Tuesday, January 14, 2003

An Ounce of Prevention: Feedyard Receiving Programs

Computerization has helped us evaluate the costs of disease and the savings through prevention. As a result, our focuses in feedyard health programs have evolved away from antibiotic treatment and mass medication. The new focus is towards vaccination, stress management and immune competence. The objective is to block or minimize the processes that amplify disease susceptibility.

Feedyard veterinarians face a unique challenge. No other food animal production is as variable and non-integrated as the beef industry. Repeated transportation, resulting in environmental and nutritional changes, is the norm rather than the exception. Thus,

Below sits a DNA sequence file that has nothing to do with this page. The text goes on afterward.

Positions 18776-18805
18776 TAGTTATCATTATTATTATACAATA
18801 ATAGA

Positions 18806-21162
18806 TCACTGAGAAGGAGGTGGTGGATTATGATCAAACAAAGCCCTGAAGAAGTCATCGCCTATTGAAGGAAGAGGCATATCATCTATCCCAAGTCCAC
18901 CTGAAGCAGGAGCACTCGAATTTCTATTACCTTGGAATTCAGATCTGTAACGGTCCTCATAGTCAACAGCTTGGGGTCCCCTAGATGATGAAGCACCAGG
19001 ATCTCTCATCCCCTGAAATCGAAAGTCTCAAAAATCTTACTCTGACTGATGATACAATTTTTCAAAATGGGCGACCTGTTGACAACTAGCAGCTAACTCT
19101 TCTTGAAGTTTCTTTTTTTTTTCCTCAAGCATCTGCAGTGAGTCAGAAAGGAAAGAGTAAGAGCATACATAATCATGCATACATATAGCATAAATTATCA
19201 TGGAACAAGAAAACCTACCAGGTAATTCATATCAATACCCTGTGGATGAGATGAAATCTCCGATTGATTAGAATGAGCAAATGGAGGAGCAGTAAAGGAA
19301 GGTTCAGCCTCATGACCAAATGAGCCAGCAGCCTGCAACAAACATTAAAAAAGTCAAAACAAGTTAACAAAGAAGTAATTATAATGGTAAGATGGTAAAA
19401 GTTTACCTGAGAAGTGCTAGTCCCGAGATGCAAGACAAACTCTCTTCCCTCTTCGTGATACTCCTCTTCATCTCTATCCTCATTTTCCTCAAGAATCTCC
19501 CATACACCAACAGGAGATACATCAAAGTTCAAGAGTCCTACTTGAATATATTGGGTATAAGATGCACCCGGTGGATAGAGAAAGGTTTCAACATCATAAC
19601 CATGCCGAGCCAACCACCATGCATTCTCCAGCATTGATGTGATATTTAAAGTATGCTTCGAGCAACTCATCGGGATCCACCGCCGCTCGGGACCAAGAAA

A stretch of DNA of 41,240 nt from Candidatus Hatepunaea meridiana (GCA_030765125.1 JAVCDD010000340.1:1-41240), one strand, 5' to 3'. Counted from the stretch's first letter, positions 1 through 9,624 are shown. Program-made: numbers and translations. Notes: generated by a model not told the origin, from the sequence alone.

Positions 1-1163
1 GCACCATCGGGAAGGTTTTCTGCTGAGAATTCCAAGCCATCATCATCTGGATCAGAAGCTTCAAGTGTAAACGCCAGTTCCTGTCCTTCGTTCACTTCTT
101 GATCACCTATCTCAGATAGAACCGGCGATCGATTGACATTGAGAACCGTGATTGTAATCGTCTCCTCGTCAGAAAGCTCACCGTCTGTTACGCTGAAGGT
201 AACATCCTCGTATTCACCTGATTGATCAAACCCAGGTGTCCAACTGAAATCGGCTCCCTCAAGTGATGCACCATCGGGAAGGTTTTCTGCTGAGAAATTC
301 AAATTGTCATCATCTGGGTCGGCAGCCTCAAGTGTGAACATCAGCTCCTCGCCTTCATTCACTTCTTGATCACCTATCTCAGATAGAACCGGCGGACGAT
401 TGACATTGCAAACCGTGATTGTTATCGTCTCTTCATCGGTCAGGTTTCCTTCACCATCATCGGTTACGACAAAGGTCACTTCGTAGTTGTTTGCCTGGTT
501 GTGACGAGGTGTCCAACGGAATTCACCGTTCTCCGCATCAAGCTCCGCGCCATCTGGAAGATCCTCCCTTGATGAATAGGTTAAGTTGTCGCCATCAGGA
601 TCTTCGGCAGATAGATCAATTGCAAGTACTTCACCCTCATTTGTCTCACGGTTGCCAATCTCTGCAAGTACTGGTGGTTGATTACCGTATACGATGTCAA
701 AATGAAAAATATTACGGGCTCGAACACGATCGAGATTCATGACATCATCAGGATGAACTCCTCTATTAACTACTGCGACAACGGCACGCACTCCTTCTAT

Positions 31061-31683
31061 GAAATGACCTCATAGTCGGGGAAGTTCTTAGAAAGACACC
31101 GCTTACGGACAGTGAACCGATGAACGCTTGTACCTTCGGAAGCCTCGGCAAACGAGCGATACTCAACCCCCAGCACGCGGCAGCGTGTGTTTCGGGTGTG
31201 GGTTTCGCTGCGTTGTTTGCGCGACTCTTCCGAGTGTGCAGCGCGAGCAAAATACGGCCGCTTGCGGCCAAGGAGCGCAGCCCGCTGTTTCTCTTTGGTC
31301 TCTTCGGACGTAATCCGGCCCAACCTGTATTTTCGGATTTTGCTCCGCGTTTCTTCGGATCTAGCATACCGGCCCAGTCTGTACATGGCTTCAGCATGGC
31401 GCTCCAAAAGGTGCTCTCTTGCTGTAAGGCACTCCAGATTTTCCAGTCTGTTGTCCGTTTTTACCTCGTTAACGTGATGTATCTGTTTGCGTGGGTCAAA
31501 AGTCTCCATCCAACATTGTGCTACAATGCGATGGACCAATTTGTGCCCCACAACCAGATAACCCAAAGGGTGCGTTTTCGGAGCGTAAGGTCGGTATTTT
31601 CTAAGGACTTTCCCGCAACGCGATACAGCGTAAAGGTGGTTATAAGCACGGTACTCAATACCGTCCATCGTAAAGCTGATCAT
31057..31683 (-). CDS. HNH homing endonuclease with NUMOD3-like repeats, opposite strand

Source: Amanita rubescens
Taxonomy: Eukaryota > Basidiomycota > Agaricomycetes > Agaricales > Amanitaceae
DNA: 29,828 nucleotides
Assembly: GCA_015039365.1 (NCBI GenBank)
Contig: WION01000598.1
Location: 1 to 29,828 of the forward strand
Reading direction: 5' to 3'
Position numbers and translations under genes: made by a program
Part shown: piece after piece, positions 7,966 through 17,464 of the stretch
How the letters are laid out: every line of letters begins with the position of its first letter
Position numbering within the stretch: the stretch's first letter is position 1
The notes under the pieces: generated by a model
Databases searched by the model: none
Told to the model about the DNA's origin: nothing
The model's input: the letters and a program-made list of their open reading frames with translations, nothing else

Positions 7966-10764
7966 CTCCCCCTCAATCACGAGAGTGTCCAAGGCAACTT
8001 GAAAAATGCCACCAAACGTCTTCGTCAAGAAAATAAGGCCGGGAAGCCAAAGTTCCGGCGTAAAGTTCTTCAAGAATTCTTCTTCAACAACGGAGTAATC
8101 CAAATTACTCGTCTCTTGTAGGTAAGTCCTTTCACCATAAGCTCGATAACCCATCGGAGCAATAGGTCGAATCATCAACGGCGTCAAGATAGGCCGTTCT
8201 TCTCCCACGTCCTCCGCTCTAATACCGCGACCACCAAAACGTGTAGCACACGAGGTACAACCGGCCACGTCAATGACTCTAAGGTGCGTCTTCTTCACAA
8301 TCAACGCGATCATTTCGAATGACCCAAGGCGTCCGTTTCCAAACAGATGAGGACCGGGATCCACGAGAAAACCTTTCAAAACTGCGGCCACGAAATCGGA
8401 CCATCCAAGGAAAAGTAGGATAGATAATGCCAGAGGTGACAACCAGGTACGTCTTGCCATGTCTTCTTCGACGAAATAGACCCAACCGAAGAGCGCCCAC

the types and degrees of stress must be identified and addressed. A strategic receiving program should be designed and executed with the same organization and detail as a processing or treatment program.

The Three Rs

Many of the needs of stressed cattle are summed by the three Rs of a receiving program: rest, rehydration, and rumen. Transported cattle become physically fatigued from standing especially if hauled long distances over 12 to 24 hours. Additionally, mental stress can be a factor due to loading, unloading and commingling with unfamiliar cattle.

We recommend that a spacious, dry (or bedded) pen be provided during receiving. Specific parameters include 150 to 200 square feet of pen space per head and 12 to 16 inches of feedbunk space per head. If bedding is used, be sure it is removed when it becomes wet or soiled. If left in place, it becomes a seedbed for contamination and infection.